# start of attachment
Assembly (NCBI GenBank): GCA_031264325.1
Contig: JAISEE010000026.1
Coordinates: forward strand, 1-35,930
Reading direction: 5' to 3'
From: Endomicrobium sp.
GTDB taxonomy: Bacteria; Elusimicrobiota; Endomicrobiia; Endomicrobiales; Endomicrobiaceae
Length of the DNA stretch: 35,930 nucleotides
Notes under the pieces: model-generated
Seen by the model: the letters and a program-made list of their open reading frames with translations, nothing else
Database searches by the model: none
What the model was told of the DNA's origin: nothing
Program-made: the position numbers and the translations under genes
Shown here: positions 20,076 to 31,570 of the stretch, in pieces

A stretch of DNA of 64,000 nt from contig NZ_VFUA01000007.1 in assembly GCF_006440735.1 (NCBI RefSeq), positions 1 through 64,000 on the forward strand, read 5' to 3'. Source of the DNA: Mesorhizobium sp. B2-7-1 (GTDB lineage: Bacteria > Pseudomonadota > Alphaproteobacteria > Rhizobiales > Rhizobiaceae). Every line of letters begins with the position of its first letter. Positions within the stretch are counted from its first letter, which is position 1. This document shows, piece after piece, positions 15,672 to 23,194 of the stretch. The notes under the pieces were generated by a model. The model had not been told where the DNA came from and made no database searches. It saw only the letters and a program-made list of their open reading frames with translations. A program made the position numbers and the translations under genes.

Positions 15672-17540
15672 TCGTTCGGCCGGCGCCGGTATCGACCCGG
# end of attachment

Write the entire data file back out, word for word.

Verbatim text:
Assembly (NCBI GenBank): GCA_031264325.1
Contig: JAISEE010000026.1
Coordinates: forward strand, 1-35,930
Reading direction: 5' to 3'
From: Endomicrobium sp.
GTDB taxonomy: Bacteria; Elusimicrobiota; Endomicrobiia; Endomicrobiales; Endomicrobiaceae
Length of the DNA stretch: 35,930 nucleotides
Notes under the pieces: model-generated
Seen by the model: the letters and a program-made list of their open reading frames with translations, nothing else
Database searches by the model: none
What the model was told of the DNA's origin: nothing
Program-made: the position numbers and the translations under genes
Shown here: positions 20,076 to 31,570 of the stretch, in pieces

A stretch of DNA of 64,000 nt from contig NZ_VFUA01000007.1 in assembly GCF_006440735.1 (NCBI RefSeq), positions 1 through 64,000 on the forward strand, read 5' to 3'. Source of the DNA: Mesorhizobium sp. B2-7-1 (GTDB lineage: Bacteria > Pseudomonadota > Alphaproteobacteria > Rhizobiales > Rhizobiaceae). Every line of letters begins with the position of its first letter. Positions within the stretch are counted from its first letter, which is position 1. This document shows, piece after piece, positions 15,672 to 23,194 of the stretch. The notes under the pieces were generated by a model. The model had not been told where the DNA came from and made no database searches. It saw only the letters and a program-made list of their open reading frames with translations. A program made the position numbers and the translations under genes.

Positions 15672-17540
15672 TCGTTCGGCCGGCGCCGGTATCGACCCGG